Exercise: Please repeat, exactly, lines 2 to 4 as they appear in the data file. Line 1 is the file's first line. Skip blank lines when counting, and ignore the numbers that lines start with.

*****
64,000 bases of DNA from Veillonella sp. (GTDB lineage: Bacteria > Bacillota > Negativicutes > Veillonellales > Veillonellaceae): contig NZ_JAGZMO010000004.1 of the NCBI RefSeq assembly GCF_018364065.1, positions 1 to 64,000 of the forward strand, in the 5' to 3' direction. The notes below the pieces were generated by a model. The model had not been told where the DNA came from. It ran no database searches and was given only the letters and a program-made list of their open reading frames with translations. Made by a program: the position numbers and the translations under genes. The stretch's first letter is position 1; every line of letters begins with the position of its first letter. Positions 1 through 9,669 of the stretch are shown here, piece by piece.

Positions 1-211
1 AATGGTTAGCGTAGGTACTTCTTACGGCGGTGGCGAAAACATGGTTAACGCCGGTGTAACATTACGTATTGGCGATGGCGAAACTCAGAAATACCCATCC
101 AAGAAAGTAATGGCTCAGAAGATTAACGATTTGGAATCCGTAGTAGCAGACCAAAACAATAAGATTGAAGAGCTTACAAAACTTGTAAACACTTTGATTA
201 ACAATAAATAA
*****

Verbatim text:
Positions 1-211
1 AATGGTTAGCGTAGGTACTTCTTACGGCGGTGGCGAAAACATGGTTAACGCCGGTGTAACATTACGTATTGGCGATGGCGAAACTCAGAAATACCCATCC
101 AAGAAAGTAATGGCTCAGAAGATTAACGATTTGGAATCCGTAGTAGCAGACCAAAACAATAAGATTGAAGAGCTTACAAAACTTGTAAACACTTTGATTA